Yes, I finally hold that white slip in hand, I'm a pilot! As I sit here only 17 hours post checkride I am still trying to get a handle on it all. I can't help but think of all the times I asked myself what the heck am I doing here, this crosswind stuff is crazy or the many many landings and even wondering if I would make it at all. Wow, some frustrating times indeed. I also think about wanting this so bad that I could almost reach out and grab it, heck, take it if I had to.
Growing up my folks were very supportive, I honestly can not remember them ever saying "you can't do that" We were always encouraged to do things as long as we gave it everything we had. I also am so glad we were not told we were the "best" at something or so much better then most, quite the opposite at times. At least if it didn't work out I didn't have far to fall. As an example in baseball I followed in the footsteps of my brother with league play but he was a very good player and an awesome teacher of the game. I was an average player who was better because of the coaching from my Pop and help from my brother. What I am saying is that encouragement to drive for a goal helped me get this ticket. Thanks to my Bride Mary for her support, encouragement and sharing in my passion for flight. Also, I could not have made it without my CFI Bill Mitman, his patience, challenging techniques (covering everything in the cockpit with his suit jacket, so I can fly by the ol' seat of the pants) and consistent work in pushing me with regs and what if's finally got me to this point.
On to the facts.....
The oral portion of the checkride went fairly smooth. I had everything placed in neat stacks on the table , application and test score, log book, to do list (Examiners stack), flight plan, sectional chart, airport diagrams and taxi diagrams, (My stack), All records for 46C neatly arranged and tabbed along with FAR/AIM tabbed and ready and the Pilots information manual. The Q&A was pretty open format more of a hangar flying session feeling than a test. I answered all but two questions and one was a partial correct. Is a radio operators license required, I said no but but I was given an example of Canada and it's requirements. The other question was an airspace example, Class Bravo how do I enter. I proceeded to go through the calls and said everything but the word Cleared or clearance. The Examiner looked up at me and asked me if I was taught that since I was so passionate about my answer. At this point I thought oh brother.....I went in the deep end. I said I am positive I was taught correctly, but I may have screwed the answer up. We went through it again and the key was hearing cleared. Lesson learned don't assume.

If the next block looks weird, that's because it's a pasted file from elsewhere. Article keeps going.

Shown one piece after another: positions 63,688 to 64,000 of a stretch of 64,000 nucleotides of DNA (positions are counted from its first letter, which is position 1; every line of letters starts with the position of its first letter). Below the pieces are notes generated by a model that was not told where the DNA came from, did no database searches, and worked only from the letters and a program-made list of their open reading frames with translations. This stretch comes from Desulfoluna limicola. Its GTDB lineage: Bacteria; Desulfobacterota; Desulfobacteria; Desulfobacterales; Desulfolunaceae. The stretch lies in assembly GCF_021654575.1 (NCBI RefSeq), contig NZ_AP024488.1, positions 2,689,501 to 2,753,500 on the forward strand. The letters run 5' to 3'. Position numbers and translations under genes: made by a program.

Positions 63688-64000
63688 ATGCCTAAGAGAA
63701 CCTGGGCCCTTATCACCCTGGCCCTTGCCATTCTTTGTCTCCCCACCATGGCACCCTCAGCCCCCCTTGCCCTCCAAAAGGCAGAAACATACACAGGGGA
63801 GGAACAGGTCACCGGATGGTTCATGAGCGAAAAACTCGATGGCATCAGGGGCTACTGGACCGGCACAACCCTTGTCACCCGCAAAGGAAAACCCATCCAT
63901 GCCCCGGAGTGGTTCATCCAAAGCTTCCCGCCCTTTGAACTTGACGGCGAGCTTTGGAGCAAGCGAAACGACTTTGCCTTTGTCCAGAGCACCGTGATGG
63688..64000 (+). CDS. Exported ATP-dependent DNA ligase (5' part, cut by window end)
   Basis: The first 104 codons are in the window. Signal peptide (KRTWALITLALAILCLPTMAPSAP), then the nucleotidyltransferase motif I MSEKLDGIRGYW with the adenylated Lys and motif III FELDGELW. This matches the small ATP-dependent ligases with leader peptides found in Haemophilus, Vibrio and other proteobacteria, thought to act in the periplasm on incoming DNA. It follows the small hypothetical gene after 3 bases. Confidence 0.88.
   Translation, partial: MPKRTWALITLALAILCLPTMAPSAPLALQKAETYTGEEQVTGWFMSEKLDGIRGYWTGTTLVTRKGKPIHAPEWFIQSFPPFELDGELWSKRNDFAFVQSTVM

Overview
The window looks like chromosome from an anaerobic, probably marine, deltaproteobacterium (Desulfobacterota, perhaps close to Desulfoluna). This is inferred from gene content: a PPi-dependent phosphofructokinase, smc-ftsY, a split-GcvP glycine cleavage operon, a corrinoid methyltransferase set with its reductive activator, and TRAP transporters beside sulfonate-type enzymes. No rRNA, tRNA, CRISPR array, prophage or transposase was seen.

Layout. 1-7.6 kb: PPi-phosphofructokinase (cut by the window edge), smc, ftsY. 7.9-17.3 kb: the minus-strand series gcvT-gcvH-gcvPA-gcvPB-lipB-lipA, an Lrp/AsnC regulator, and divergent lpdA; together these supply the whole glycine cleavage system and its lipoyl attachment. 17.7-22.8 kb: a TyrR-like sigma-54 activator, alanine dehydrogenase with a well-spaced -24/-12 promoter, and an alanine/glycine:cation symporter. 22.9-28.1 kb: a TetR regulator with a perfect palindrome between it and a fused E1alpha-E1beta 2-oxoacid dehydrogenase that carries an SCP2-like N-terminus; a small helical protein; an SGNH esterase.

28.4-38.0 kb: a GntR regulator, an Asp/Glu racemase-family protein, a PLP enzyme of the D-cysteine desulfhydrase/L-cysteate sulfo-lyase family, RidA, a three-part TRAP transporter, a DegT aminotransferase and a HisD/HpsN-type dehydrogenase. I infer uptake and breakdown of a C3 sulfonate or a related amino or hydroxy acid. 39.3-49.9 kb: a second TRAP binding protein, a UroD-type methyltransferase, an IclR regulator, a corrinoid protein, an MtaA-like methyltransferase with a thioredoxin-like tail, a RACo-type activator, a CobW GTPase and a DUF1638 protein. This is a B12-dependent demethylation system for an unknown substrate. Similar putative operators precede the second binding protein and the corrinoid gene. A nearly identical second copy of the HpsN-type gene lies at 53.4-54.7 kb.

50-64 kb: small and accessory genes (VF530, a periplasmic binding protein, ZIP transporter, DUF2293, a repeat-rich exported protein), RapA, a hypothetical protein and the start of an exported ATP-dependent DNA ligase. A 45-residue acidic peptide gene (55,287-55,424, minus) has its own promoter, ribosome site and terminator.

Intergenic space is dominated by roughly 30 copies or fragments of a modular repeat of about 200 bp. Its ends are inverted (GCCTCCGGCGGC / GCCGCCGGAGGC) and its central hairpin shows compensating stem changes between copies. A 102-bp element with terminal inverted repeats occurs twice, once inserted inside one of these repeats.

After some really great points about testing and the topics we covered I heard the magic words..."Let's go flying".
The flying portion went ok. Soft and short field take off's, go round, engine out all went well. Power off stall and power on were ok with the "whoa" recommendation of not dropping as far below the horizon. No sneaky secondary stalls, and he agreed but didn't said no need to drop nose as far as I did. VOR work was fine to my first checkpoint and to get me home to Brandywine. All in all not to bad even though I was nervous. My final landing was a shortfield back at Brandywine. I was at 55 kts and he mentioned to watch my speed. I was holding steady and on short final working the throttle to drag it on in. I touched down and brought up the flaps with a call out for simulated heavy breaking. Not to bad he said but why didn't you use the last notch of flaps? I almost died......thinking did I get here and now not make it ??? He said you did fine but really had to work the throttle to do it, let the flaps help you. I was honest and said I really thought I had added the last notch. As I finished my after landing checks and proceeded to the tie down we talked about airplanes. Once out and 46C secure he asked me to check my information and sign across the top of the page. WoooooHoooooo........I am a PILOT!!!! He gave me a pen with his info in case I don't get my license in the 120 day period and that went right in the log book. We closed with a handshake and I thanked him for his time and making the trip out to N99. I passed on a bottle of cold water from my cooler stored in the truck and then helped him jump start his aircraft since his new battery went dead.
I am glad it's complete, now it's time for the Bride and I to hit the skyways!!!